The most recent findings of the Seton Hall Sports Poll were featured in media across the United States and beyond and included traditional news articles, Tweets, podcasts and radio shows.
Media appearances included International Business Times, Sports Business Journal (three times), The Athletic, The Beat of Sports, Darren Rovell of Sports Action Network (formerly of ESPN) and Grant Wahl, an American sports journalist and soccer analyst for CBS Sports (former senior writer, Sports Illustrated).
Topics for this latest poll included the public perception and viewership of soccer and the upcoming World Cup; the number of American households who have either bought or sold cryptocurrency or NFTs; the drop in subscriptions to cable and satellite over the course of the last year by sports fans; the public’s feelings on the need to speed up Major League Baseball games; and, considering the emergence of the USFL, whether Americans like the idea of a spring football league.
Speaking about the results of the poll overall on such topics as spring football, perceptions of soccer and especially the finding that sports fans would like to see a “sped up” game in MLB, Marketing Professor Daniel Ladik, who is the Poll’s methodologist, appeared on 96.9 FM The Game. The interview is available on “The Beat of Sports,” a syndicated sports radio show headquartered in Orlando, Florida.
Also reporting on the poll’s findings regarding the speed (or lack thereof) of Major League Baseball was Darren Rovell, who Tweeted to his two million followers:
61% of self-described avid sports fans, in a new @HallSportsPoll, say MLB games are too slow. 66% of avid 18- to 34-year-old sports fans say they would be more likely to watch MLB games if they were shorter.
Professor Ladik also appeared in a feature interview with Grant Wahl, considered by many to be the premiere soccer writer in the United States. A portion of that interview is available on Futbol with Grant Wahl and the entirety available with a paid subscription.
Regarding the Poll’s findings on soccer, the player’s association for the US Men’s National Soccer Team also featured them in an article entitled “The Changing Perception of Soccer in the United States.”
Daniel Kaplan from The Athletic, also reported on the soccer findings, noting that:
“When told of Qatar’s human rights record, 51 percent of sports fans say they are less inclined to watch this year’s World Cup, according to a Seton Hall Sports Poll. Maybe, but if USMNT wins some viewership will follow. Bigger issue is conflict with NFL season.”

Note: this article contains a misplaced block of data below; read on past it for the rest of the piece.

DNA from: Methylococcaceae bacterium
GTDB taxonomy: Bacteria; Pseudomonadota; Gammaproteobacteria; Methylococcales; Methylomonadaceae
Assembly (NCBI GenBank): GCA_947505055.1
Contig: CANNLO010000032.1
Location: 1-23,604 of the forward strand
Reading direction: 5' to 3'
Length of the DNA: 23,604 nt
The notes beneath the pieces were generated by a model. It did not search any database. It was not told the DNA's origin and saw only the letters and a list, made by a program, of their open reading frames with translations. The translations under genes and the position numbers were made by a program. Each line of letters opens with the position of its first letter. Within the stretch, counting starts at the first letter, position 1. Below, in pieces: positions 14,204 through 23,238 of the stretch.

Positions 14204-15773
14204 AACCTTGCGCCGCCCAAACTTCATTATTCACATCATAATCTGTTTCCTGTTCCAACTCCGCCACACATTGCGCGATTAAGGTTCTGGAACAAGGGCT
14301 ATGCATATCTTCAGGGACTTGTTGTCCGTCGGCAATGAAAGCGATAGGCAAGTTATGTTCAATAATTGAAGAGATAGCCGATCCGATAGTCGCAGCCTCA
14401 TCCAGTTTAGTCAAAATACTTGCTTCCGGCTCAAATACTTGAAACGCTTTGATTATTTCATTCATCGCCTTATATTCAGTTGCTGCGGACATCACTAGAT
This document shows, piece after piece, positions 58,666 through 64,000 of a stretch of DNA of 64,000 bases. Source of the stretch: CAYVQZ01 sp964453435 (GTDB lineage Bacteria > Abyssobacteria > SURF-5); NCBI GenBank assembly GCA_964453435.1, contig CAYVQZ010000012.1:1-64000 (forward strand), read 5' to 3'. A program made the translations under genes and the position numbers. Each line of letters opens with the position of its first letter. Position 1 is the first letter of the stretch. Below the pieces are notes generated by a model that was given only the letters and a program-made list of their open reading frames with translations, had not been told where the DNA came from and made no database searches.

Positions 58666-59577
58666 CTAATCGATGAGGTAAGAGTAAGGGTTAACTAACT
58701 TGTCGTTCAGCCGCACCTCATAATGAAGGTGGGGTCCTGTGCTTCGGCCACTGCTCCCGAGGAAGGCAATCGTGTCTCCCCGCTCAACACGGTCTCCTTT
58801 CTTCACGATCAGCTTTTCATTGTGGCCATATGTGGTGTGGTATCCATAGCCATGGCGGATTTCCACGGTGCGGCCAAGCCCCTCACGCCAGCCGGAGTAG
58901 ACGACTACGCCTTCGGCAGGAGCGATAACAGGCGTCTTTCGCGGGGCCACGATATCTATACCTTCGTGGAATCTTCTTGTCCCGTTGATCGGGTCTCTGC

The Sports Poll also queried the public on cryptocurrency and NFTs, with the findings featured by the Sports Business Journal as its “Daily Digit,” noting:
57% — Percentage of self-identified “avid sports fans” who have owned either an NFT or some form of cryptocurrency, according to the latest Seton Hall Sports Poll results. In the general U.S. population, 24% of households in the U.S. have owned either or both. Among sports fans, that number grows to 34%. The poll was conducted May 5-9 and includes responses from 1,514 U.S. adults with a margin of error of 3.2% (Seton Hall Sports Poll).
Other media outlets covering the poll’s findings on crypto and NFTs included an article in International Business Times (U.S. and Australia) entitled “Sports Fans Twice As Likely To Buy Bitcoin, Ethereum, NFTs: Survey,” which noted:
Seton Hall University surveyed 1,514 U.S. adults and found that 57% of households with an avid sports fan have owned digital assets, more than double the rate of households without one, at just 24%.
‘Although we are in the early innings of crypto and NFT ownership, sports fans have shown a real proclivity for engagement in these markets,’ said Daniel Ladik, a Seton Hall marketing professor and poll methodologist.
‘If managed effectively, NFTs could become a major source of revenue as well as a new avenue of fan connection for sports brands. In a digital age, interactive assets like NFTs can drive a sense of holder equity and belonging – key attributes for brand success,’ he added.
Decrypt, a leading news source in the world of crypto, also ran a story on the findings, “Sports Fans Twice as Likely to Buy Bitcoin, Ethereum, NFTs,” as did O’Dwyer PR (“Sports Fans Cheer CryptoCurrency, NFTs“) and a plethora of other websites and media outlets devoted to cryptocurrency, advertising and public relations.
Drop in Subscriptions to Cable and Satellite
Regarding the findings on the drop in subscriptions to cable and satellite over the course of the last year by sports fans, The Sports Business Journal presented them in its “Daily Digit,”
11 — Year-over-year percentage point drop in Seton Hall Sports Poll respondents who have cable TV subscriptions, falling from 36% to 25% from the May ’21 poll to the May ’22 results. For satellite subscriptions, the drop was 6 points (19% to 13%). Among self-described sports fans, the decline was slightly smaller: 9 points for cable (39% to 30%) and 6 points for satellite (22% to 16%) (Seton Hall Sports Poll).
Spring Football, USFL
The Sports Business Journal also featured the poll’s findings on spring football via the USFL, noting:
Good news for USFL fans. A Seton Hall Sports Poll conducted May 6-9 across 1,512 adults throughout the U.S. found that 57% identifying themselves as sports fans — and 68% identifying themselves as avid fans — like the idea of pro football in the spring.